The Asbury United Methodist Church in Kent County is close to beginning the actual work to stabilize its bell tower and make other necessary repairs to help stabilize this building and return the congregation to the sanctuary. Mr. Jerry Matyko of Expert House Movers will be taking the lead in this effort set to begin in the next few weeks.
“The Hill,” a small African American neighborhood located in the heart of historic Easton has been the focus of a number of organizations and universities who are working to research, investigate , solve and explain the recent ‘discovery’ of this incredible historical gem. Only in the past few years has it come to light that this neighborhood is not only the birthplace of African American Methodism, but could well be the oldest intact African American neighborhood in the United States (circa 1790), predating Treme in New Orleans. A debriefing session was led by Professor Dale Glenwood Green of Morgan State University School of Architecture and Planning and Dr. Mark Leone of the University Of Maryland College Park Department Of Anthropology to discuss the ongoing historic preservation efforts to date and a discussion of the role archeology is playing in documenting this early African American settlement. In addition to these two universities, a coalition of partners has been central to supporting this initiative including: Historic Easton, the Frederick Douglass Honor Society, Preservation Maryland and the National Trust for Historic Preservation.
What does it mean to be a “curator”? According to definition, a curator, derived from the Latin word curare meaning “take care” is a manager or overseer, traditionally a keeper of some form of cultural heritage, a content specialist responsible for a collection and involved with the interpretation of heritage material. Typically, the object of a traditional curator’s concern involves tangible objects of some kind, be they artwork, collections or historic items. Whether your familiar with the term or not, I can be fairly certain that many folks here in the Old Line State are unfamiliar with one very important form of curatorship and that is the Maryland Resident Curatorship Program offered by none other than the Department of Natural Resources.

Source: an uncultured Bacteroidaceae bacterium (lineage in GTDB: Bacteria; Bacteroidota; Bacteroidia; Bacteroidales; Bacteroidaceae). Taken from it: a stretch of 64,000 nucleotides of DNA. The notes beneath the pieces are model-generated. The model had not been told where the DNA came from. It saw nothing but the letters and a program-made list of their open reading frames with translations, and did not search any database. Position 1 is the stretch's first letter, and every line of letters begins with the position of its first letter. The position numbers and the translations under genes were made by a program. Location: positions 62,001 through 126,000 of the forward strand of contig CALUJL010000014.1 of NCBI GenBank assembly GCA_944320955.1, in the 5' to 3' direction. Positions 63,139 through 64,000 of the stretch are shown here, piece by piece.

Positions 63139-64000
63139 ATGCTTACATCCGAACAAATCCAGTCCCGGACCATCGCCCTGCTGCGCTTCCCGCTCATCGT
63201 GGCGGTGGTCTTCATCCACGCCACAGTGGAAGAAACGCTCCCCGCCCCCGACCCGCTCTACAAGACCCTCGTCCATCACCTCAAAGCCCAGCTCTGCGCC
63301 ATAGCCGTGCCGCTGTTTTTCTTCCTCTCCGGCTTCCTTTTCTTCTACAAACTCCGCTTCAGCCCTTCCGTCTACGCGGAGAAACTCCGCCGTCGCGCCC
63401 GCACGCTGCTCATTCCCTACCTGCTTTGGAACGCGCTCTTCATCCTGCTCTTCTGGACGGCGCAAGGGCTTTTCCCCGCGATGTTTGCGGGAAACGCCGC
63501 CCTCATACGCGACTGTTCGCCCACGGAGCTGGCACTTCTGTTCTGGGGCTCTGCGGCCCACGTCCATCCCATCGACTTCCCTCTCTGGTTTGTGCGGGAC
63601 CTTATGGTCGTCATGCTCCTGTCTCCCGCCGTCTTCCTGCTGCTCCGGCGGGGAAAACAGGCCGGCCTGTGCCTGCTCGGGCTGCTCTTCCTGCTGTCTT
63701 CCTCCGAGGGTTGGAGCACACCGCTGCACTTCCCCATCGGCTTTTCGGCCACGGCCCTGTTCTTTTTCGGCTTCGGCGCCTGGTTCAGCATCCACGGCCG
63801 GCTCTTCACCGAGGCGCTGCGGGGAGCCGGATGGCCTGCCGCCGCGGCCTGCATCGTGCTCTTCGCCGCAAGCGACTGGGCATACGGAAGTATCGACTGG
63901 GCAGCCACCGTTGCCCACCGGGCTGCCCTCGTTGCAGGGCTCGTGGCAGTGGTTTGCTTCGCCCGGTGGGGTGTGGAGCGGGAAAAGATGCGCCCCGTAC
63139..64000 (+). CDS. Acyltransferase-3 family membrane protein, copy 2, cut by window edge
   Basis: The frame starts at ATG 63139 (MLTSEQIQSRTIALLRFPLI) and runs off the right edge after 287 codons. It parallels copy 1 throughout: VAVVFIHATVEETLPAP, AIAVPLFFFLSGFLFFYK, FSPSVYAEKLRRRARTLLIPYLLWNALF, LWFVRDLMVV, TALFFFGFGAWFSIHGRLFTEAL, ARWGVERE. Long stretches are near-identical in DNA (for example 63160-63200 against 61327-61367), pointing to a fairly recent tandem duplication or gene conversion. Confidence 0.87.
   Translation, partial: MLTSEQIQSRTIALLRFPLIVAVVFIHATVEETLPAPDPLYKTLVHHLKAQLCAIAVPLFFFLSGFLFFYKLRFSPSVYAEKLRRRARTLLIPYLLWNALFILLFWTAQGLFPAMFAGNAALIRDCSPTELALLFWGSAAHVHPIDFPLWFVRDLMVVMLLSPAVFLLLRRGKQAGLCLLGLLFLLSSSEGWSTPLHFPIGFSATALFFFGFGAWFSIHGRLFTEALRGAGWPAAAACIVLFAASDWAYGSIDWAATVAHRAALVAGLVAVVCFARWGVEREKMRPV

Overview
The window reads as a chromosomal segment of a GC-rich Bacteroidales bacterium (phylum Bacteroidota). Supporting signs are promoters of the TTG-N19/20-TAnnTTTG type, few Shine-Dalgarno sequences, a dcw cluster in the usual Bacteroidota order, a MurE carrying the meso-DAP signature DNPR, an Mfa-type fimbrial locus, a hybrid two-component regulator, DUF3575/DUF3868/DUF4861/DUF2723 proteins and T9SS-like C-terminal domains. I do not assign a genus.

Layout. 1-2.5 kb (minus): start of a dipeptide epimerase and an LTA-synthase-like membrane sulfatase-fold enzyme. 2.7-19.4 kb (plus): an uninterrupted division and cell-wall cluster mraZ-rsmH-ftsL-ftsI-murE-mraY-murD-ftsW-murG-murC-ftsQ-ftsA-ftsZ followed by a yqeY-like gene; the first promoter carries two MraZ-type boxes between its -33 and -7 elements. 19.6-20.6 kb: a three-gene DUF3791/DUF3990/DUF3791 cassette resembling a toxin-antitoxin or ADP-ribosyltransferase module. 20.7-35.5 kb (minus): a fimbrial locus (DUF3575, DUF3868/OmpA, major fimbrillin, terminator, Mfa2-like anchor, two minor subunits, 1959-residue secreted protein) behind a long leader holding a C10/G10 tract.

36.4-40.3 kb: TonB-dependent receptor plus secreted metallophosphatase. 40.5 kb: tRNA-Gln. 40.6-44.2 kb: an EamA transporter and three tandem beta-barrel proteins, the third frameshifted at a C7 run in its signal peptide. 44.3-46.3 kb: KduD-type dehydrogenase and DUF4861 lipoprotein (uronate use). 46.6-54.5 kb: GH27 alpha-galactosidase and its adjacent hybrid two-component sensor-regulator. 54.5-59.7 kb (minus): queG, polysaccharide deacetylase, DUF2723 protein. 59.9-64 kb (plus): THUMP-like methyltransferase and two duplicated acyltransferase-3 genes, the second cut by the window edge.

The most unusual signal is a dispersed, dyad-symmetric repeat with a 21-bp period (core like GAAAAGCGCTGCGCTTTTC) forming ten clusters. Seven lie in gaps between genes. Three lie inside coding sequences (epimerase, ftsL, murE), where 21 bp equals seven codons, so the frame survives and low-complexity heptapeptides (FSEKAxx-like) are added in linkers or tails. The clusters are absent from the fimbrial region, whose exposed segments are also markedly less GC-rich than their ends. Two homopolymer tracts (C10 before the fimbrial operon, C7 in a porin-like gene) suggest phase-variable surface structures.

Most of us don’t naturally associate the DNR with historic buildings, but interestingly enough they own a lot of them, in fact some of the best in the State on some of the most beautiful land to be found. Currently there are over 60 DNR owned properties in the hands of curators in the State of Maryland and that list is growing as more land is acquired. So why should this be interesting to you? Assuming your reading this because you have an interest in historic buildings, being a curator is a prime opportunity to be a steward of an important piece of Maryland’s history, with lifetime tenancy in exchange for restoration, maintenance and occasional visit from the public. That’s right, no mortgage, no rent, but certainly not free. If you were to purchase a historic home you might make the same personal investment in bringing the property up to grade, but you would keep paying every month on average for 30 years.
As an organization that cares deeply for Maryland’s historic and heritage resources we are joining with DNR over the coming months to introduce you to the Resident Curatorship Program , their properties and their stories. Emily Burrows, Manager of this program for DNR will be featured as our first guest blogger and will be personally introducing you to the world of resident curatorship in Maryland. We hope it will help to familiarize you with the program and spread the word about his unique opportunity to leave your mark as a keeper of an important piece of Maryland’s history.
As I was sitting at a public hearing the other night feeling frustrated by the proceedings, I thought to myself “if only I had a magic wand….” As you can imagine there are many things I would use it for, but one of them would be to reconnect people with their innate sense of intuition about the place where they live and what it means to live in harmony with their surroundings. By allowing our intuition into the room so to speak, we then have the opportunity to protect and create places that are worthy of the community where we live. It goes beyond textbook explanations or studies, beyond the modern patterns of development, convenience and utility that we’ve prioritized into our lives. It speaks directly to having a sense of belonging and origination, of responsibility to more than just the basics of ‘the plan.’ It strikes me that we are so busy moving forward that we discard our innate sense of loss in our surroundings by what we think we have achieved by progress.
Whether or not you’re a fan of historic buildings, chances are you recognize what’s missing when you visit places that suffer from a distinct lack of vision and more importantly, any appreciation for what was there before we managed to homogenize our surroundings. These often are places of utility, where we ‘get things done.’ They are places we move through but don’t look at, as if to say that they’re expendable, like the value of our experience when we’re in them. Remarkably, our modern methodologies have ensured that we spend a great deal of our lives in places such as this.